Latest report points to fall in rough sleeper count in Dublin

by Rose Barrett
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Rose Barrett

Many welcomed this week’s statistics by the Dublin Region Homeless Executive (DRHE), as carried out by the Dublin Simon Community Outreach Team and supported by the Peter McVerry Trust Housing First Intake Team, which saw a vast reduction (34 persons), 27% down when compared with the same period last year.

The Official Spring Count of people sleeping rough in the Dublin Region was carried out over the week March 28 – April 3,2022. Ninety-one persons were confirmed as rough sleeping across the Dublin region over the week of the count, with 125 individuals found to be rough sleeping during the week-long Spring Rough Sleeper count in March/April 2021.

A reduction of three persons (3%) was recorded for the Winter Count 2021, with 94 people were found to be rough sleeping.

However, while many organisations welcomed the decrease in numbers sleeping rough on Dublin Streets, several volunteer groups urged a note of caution.

Diarmuid ‘Dougie’ Mac Dubhghlais is a volunteer with Erin Nua, and Grubs up Homeless Services, both of which who run soup kitchens on O’Connell Street.

“I’m sceptical about the DRHE figures,” he said. “While I welcome the reduction in sleeping rough figures, I count so many who are ‘sofa surfing’ – a neighbour who may have to sleep on the floor of a relative, or in a mate’s gaff.

“They’re not counted within the DRHE statistics.  I know lads who won’t sleep in a  hostel, in emergency accommodation as they don’t feel safe but they will crash on a mate’s floor or go from house to house.

“The hidden homeless are not on the official radars, and deffo not on the DRHE chart.

The numbers of people who died sleeping rough across the country last year, that number increased. No matter how few it is, it’s still too many. I knew some of them locally, and I believe the number of rough sleepers is higher than the figures show, as evidenced here in Ballymun and Finglas,” he said.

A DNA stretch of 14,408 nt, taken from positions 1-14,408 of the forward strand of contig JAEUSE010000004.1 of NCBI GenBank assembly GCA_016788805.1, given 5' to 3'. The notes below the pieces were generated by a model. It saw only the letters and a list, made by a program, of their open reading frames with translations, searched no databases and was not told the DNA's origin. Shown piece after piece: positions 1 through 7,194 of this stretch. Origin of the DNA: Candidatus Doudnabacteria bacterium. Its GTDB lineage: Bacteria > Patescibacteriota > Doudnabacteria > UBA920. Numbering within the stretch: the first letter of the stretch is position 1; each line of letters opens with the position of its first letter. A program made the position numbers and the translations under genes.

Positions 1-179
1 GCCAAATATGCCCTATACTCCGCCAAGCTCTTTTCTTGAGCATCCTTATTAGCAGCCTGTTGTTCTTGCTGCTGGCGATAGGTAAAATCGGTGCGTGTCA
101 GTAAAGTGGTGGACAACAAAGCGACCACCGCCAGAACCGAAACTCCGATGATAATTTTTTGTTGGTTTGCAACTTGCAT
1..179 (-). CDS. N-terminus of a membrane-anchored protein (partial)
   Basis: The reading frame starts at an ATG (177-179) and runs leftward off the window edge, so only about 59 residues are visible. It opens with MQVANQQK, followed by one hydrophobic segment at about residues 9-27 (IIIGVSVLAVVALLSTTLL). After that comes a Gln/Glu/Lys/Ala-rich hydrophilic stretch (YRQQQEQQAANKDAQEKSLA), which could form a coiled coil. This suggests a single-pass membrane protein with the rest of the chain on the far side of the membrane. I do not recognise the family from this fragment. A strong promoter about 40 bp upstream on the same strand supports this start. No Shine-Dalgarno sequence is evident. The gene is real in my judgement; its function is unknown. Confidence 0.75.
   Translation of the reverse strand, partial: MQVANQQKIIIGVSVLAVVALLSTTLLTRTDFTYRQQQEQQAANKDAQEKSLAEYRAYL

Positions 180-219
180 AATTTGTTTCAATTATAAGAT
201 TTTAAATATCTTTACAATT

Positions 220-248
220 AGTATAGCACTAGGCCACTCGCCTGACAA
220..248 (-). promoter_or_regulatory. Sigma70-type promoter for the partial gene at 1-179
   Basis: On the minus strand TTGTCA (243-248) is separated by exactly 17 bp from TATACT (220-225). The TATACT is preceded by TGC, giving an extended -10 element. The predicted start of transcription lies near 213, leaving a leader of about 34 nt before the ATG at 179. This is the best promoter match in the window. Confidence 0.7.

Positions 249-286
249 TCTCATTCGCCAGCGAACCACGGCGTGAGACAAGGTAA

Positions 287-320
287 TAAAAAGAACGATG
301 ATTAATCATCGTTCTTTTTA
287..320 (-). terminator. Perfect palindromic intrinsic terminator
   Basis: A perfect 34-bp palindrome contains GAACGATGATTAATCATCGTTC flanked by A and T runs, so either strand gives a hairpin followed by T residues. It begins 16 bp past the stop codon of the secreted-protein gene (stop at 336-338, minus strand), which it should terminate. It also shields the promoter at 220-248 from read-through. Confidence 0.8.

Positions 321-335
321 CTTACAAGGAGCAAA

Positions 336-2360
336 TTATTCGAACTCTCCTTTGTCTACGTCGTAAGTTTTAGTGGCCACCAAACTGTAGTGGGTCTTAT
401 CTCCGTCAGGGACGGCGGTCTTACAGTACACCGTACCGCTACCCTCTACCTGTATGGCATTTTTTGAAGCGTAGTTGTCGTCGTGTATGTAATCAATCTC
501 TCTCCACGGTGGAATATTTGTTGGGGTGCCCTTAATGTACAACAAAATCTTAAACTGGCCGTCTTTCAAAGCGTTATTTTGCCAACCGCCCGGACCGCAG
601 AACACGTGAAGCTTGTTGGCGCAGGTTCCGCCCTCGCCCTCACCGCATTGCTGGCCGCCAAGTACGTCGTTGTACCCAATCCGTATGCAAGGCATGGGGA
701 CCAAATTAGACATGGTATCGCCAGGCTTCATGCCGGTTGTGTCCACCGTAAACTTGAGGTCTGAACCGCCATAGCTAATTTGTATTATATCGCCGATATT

Anthony Walsh of Feed Our Homeless in Finglas similarly feels the situation is worse than the DRHE figures reflect. The organisation has been running for about six years, and operates 365 days per annum.

“We’ve three vans across the city, on average, we feed and visit up to 80-85 rough sleepers a day. That is a drop to pre Covid times when we called to anything from 100-130 rough sleepers.

“The issue we see every day is that many homeless persons won’t take up the emergency accommodation. Some don’t have drug or addiction issues but they feel intimidated within the hostels, they’ve had their belongings stolen. Even if they’re not on drugs themselves, they watch others openly practising drug use. It’s the three to four persons per room that is an issue. “

Anthony noted that there is a serious lack of single apartments in affordable accommodation and in emergency services.

“It’s hard for couples and individuals – they really need one bed affordable accommodation. And many feel safer on the street! Some are elderly – I know a few in their 70s, forced out after years in rentals.

“They need safe and secure accommodation, with wrap around support, not just bed and breakfast and out the door.”

Of the 91 people met rough sleeping, 72 had previously been assessed by the DRHE for homeless services, and the remaining 19 persons were actively engaged with the Outreach teams and being assessed by homeless services.   

The majority of people confirmed as rough sleeping were male, Irish and aged between 26-45 years; 79% were linked with one of the four Dublin local authorities; 31% were using tents and 69% were not; 13 individuals were found rough sleeping in both the Winter 2021 and Spring 2022 counts. A number of these are being targeted for a Housing First response, which will provide them with permanent housing and visiting supports to help them sustain their home. 

The DRHE sincerely thanks Dublin Simon Community, Peter McVerry Trust, An Garda Síochána, the HSE and staff in the four Dublin Local Authorities for the co-ordinated response to end rough sleeping. See the full report at 

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